Washington, DC: The Executive Board of the International Monetary Fund (IMF) completed the third and fourth reviews of Sierra Leone’s performance under the program supported by anExtended Credit Facility(ECF). Completion of these reviews enables the IMF to disburse SDR31.11 million (about US$ 44.2 million), bringing total disbursements under the arrangement to SDR 77.775 million (about US$ 111 million). The Executive Board approved the authorities’ request for a waiver of non-observance of two performance criteria.
The Executive Board also approved the rephasing and extension of the ECF arrangement by 12 months. The Board had approved Sierra Leone’s 43-month ECF arrangement for SDR124.44 million (about US$172.1 million) on November 30, 2018 (seePress Release No. 18/446). The Government’s reform agenda, supported by the ECF, continues to aim at creating fiscal space for development by strengthening revenue mobilization, containing current spending and improving the efficiency of public investment.
There are early signs of economic recovery, but Sierra Leone’s fiscal situation remains tight. Economic activity dipped sharply in the second and third quarter of 2020 with inter-district lockdowns and disruptions to international trade and travel. Depressed activity saw inflation trending downwards, though food price inflation remains elevated. Higher frequency indicators suggest a moderate pick-up of activity began in the fourth quarter of the 2020. Mining is expected to drive the recovery in 2021 (growth of 3.2 percent) and 2022 on the back of normalization of production at existing mines and favorable prices. However, fiscal space remains limited, reflecting a still low revenue base, an elevated public debt level, and substantial COVID-19-related and other priority expenditure and development needs.
Growth would recover to pre-COVID-19 levels in the medium term, but there are considerable risks to the outlook. Over the medium term, non-mining growth is projected to average around 4.5 percent. The external position would remain vulnerable as international reserve coverage is expected to decline. Risks to the outlook are significant and include, for instance, unexpected global shifts in the COVID-19 pandemic or an intensification of the third wave, uncertainties in the mining sector, lower-than-expected support from development partners or slower-than-expected reform implementation.
At the conclusion of the Board discussion, Mr. Tao Zhang, Deputy Managing Director and
Acting Chair, made the following statement:
“The COVID-19 pandemic has strained Sierra Leone’s effort to address its large development needs and exacerbated a difficult financing situation. The authorities’ strong economic and health responses helped mitigate the immediate impact of the crisis while exceptional external support, including from the Fund, helped cushion fiscal and external positions. There are early signs of economic recovery, but a third wave of infections and difficulties in vaccine rollout could delay a return to pre-crisis growth.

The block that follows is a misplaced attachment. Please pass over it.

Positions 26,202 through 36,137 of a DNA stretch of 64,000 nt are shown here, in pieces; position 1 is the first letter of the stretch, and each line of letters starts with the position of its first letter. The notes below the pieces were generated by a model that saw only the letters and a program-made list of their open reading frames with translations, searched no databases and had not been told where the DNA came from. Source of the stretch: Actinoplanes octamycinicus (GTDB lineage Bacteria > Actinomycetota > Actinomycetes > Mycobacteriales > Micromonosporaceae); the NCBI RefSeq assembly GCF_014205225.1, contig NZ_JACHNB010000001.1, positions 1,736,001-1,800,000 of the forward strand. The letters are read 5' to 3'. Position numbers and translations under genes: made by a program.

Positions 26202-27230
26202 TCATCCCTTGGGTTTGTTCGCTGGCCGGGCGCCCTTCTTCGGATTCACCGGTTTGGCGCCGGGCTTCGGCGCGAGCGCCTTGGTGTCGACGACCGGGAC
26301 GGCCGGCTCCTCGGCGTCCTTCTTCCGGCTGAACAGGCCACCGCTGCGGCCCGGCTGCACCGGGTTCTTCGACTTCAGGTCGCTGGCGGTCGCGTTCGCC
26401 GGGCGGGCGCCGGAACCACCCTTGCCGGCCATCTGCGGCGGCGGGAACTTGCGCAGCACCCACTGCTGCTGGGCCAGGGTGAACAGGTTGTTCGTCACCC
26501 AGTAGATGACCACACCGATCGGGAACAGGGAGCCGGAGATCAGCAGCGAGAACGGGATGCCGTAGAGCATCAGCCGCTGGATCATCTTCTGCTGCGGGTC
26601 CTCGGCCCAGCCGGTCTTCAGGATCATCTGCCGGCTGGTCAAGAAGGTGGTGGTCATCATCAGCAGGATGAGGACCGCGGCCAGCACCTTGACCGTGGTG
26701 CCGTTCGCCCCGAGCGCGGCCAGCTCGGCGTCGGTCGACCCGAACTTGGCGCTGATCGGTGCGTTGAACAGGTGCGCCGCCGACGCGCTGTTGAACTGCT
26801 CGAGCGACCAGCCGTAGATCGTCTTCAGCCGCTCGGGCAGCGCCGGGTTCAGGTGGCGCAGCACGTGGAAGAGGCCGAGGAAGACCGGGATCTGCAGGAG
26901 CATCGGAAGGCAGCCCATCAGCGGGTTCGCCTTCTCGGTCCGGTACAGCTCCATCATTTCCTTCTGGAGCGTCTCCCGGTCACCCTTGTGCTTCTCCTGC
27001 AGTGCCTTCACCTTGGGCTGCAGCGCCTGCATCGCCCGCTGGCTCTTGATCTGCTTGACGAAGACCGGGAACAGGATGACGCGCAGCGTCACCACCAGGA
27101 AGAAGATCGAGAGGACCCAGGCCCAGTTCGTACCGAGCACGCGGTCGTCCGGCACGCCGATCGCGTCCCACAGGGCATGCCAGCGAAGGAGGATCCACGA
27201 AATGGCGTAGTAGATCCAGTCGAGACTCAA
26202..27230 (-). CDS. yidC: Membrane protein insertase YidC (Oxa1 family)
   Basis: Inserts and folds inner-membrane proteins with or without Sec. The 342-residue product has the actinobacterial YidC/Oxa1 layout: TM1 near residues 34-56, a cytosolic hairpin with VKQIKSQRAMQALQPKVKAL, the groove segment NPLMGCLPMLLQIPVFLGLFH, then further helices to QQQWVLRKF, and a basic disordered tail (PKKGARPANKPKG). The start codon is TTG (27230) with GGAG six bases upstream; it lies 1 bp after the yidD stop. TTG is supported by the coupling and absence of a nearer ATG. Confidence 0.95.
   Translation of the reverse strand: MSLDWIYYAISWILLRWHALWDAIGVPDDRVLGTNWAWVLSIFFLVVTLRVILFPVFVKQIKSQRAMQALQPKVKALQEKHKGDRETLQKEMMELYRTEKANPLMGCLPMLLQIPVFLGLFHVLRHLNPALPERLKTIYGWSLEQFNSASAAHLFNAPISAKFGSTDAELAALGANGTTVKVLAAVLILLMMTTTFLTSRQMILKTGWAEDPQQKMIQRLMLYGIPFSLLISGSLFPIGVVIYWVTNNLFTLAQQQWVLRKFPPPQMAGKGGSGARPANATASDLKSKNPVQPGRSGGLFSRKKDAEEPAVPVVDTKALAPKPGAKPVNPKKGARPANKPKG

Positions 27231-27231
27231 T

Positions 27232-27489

“The authorities have responded appropriately to the crisis within a tight budget envelope. The 2021 budget continues to prioritize health and other priority spending under the National Development Plan while allowing for a significant improvement in the primary balance. The authorities remain committed to securing fiscal and debt sustainability, through enhanced domestic revenue mobilization, improved expenditure efficiency and controls, and reliance on external grants and concessional financing.
“The Extended Credit Facility arrangement provides a critical policy anchor, including for the post-crisis recovery. The arrangement will help meet external and fiscal financing needs and support the authorities’ reform agenda amidst heightened uncertainty. The authorities continue to strengthen governance, including by making progress with the fraud prevention policy and the internal audit function at the Bank of Sierra Leone, and transparent reporting of COVID-19 related spending.
“Looking ahead, continued strong policy efforts are needed to help the recovery while safeguarding macroeconomic stability. With a high risk of debt distress, this requires enhanced revenue mobilization, prudent expenditure management, and continued external grant support. Mindful of the price stability objective, monetary and exchange rate policy should remain flexible to support the recovery while rebuilding external buffers and monitoring closely financial stability risks.”